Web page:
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CBAA News, 12th May 2011

The CBAA welcomes the announcement in the Federal Government budget of an additional $12.5 million funding over four years to community broadcasting for content development.

CBAA News, 18th April 2011

Adelaide marketplace outside broadcaster

Alex White, 18th April 2011

Adelaide's 6 city wide stations launched their services with outside broadcasts in the central marketplace at 7am on Friday the 15th of April, providing the public with free doughnuts in the shapes of ones and zeros.

Melbourne digital radio launch

Alex White, 18th April 2011

9 Melbourne stations gathered together at federation square at 11am on Thursday the 14th of April to celebrate the beginning of community digital radio services.

CBAA News, 23rd March 2011

On Saturday March 12, 2011, Gippsland FM presenter and board director Michelle Callaway participated in the 2011 World’s Greatest Shave to help raise funds for the Leukemia Foundation.

CBAA News, 7th March 2011

The ACMA has developed a series of guidelines to assist community broadcasting licensees to understand their responsibilities under the Broadcasting Services Act (1992).

CBAA News, 24th September 2010

The CBAA recently caught up with Jonathan Brown to find out about his experiences over the past two years as Youth Representative of the CBAA Board.

Michelle O'Connor, 1st August 2010

Abstract
Recognising the historical partnership between the community broadcasting and higher education sectors, this paper reviews the pioneer educational program Talking to New England as collaboration between the University of New England and 2SER. It also documents the contributions to learning and teaching at Charles Sturt University (CSU) over three decades by 2MCE and evaluates the potential contributions of the station to the development of new teaching resources such as educational podcasting. This paper also outlines a pilot project at CSU established to investigate whether the “explaining voice” as a style of vocal presentation closely aligned to radio broadcasting traditions, could be adopted for university audio learning.

Amanda Lawrence, 1st August 2010

Abstract
This paper looks at the role of Australian Policy Online (APO) as a collection of ‘grey’ public policy research and considers how this fits within the broader context of open access publishing and policy development. The amount of grey literature now being produced presents challenges for APO as well as other collecting agencies and society in general. This paper looks at who is operating in this space in Australia, the issues for collecting and preserving grey literature, and how bibliographic exchange and interoperability can help us to manage the flood of new material and reduce the duplicated effort that currently exists. While APO has been a foundational player in this field, it has reached a stage where a new solution is required - a national online collaborative collection of full text digital resources created with a vision for the benefits that the semantic web will bring.

Bruce Berryman and Bryan Rudd, 1st August 2010

Abstract
One of the things we are constantly told about the internet is that the world becomes a smaller place. Communication with like-minded individuals is easier through virtual communication. For radio practitioners this connectivity should allow people with common interests and skills to collaborate more effectively on radio-like productions. Shared Stories is about this type of collaborative production of documentaries and features. The first version of this project involved university students in Australia and England. This paper describes the processes and challenges encountered in this collaboration, identifying the ways in which this form of production can be developed.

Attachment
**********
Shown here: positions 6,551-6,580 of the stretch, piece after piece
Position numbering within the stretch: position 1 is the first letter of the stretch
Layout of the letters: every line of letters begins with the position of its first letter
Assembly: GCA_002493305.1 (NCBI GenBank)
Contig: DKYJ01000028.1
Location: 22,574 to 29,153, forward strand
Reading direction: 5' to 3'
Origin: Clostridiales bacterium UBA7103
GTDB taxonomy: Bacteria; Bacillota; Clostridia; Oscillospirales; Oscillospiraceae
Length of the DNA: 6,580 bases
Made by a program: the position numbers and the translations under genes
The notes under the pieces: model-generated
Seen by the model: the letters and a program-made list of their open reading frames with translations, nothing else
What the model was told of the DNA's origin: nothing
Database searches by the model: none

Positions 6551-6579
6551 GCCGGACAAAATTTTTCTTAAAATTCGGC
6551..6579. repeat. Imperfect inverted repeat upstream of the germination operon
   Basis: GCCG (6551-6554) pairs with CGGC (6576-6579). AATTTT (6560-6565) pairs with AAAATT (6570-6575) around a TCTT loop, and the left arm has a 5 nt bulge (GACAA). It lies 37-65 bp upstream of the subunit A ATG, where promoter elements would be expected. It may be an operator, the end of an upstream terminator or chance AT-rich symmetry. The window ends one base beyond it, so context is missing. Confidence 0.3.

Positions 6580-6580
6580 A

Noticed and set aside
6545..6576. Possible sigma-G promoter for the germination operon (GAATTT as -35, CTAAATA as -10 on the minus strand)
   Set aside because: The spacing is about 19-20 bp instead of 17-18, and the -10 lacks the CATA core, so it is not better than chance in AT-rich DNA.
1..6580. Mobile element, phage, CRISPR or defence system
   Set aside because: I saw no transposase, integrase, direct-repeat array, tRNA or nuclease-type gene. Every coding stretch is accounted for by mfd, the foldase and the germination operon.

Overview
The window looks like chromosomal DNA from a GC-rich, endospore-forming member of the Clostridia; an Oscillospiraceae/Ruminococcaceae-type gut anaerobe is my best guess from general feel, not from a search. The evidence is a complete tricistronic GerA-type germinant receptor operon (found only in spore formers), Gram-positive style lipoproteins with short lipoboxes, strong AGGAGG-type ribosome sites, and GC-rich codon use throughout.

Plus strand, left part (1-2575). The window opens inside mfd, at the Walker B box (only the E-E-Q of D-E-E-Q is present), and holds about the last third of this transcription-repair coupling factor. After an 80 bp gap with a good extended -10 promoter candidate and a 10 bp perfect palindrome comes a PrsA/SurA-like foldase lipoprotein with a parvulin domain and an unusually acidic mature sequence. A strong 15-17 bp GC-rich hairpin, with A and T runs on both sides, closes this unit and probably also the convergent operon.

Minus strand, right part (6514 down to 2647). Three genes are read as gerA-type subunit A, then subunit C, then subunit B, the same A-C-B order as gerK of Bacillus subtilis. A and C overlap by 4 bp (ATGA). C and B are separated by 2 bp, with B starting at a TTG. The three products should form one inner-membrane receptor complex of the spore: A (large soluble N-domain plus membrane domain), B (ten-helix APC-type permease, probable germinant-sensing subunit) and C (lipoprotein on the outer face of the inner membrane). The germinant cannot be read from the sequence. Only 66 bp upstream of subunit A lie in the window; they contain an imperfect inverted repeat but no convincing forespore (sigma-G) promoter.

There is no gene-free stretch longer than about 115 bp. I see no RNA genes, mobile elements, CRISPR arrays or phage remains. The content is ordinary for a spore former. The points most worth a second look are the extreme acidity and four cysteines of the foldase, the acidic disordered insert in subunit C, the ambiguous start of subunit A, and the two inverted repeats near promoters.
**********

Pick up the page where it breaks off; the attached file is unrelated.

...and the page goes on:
Matthew Allen, 1st August 2010

Abstract
Network technologies are very desirable for social action, allowing activists to achieve more with less, more quickly and with broader impact; on the other hand, the very advantages they bring are equally important to the world of contemporary capitalism that social action seeks to change. Thus, we must look beyond network technologies as the easy solution to every problem, and focus instead on the human relationships which might be enabled by them. This focus on relationships requires us to ‘de-tool’ information technology. Instead, for social action, it is more valuable to think of networked computing as part of the environment within which action can occur; an important purpose for such action; and as a medium that nurtures expression and engagement of self and belief.

Juan Francisco Salazar, 1st August 2010

Abstract
This article provides a critical examination of community media practices by young recently arrived African refugees and Cambodian young migrants in Western Sydney, Australia. Against the backdrop of contemporary cultural politics of migration in Australia the article is grounded on a recent participatory community media research project conducted in 2008-2009, which aimed to conceptualise the emerging spaces for claiming new forms of citizen agency and contest the general representations of newly arrived migrants in the mainstream media. The paper argues that community media is better positioned to recognise changing attitudes towards migrants and refugees, and that these changes must also take place from the bottom up. Extending existing notions of citizens’ media the paper articulates a view that young media practitioners become active citizens in the exercise of their civil and communication rights and their self-representation, by owning the process of content creation and communication, thus redefining the content (rather than the form) of what citizenship means in different social contexts.

Ellie Rennie, Leo Berkeley & Blaise Murphet, 1st August 2010

Abstract
The internet provides a means for non-professional media-makers to produce and publish their own video and audio content, as community television and radio have done for several decades. While the web seems to exemplify the principles of media access and diversity championed by the community media sector, it also raises challenges for broadcast community media participants and their online equivalents, not least being the co-opting of the term ‘community media’ by large commercial interests. A symposium held in Melbourne by Open Spectrum Australia (‘Quality/Control’, State Library of Victoria, Oct 2008) brought together people with a wide range of community media experience to discuss this and other issues, particularly the possibilities for greater cooperation between broadcast and online community media participants.

This paper draws on participant contributions at the symposium to explore the relationship between broadcast and online community media. Despite shared values, we identify different, and possibly incompatible, cultures within the two groups. We argue that this disjoint stems from two different systems of control or validation (licensing and networks), as well as producer-centered accounts of community media that are out of sync with the contemporary media environment. Instead, we propose that theory and practice begin to address issues of consumption in relation to community media, including identification, navigation and the notion of ethical choice.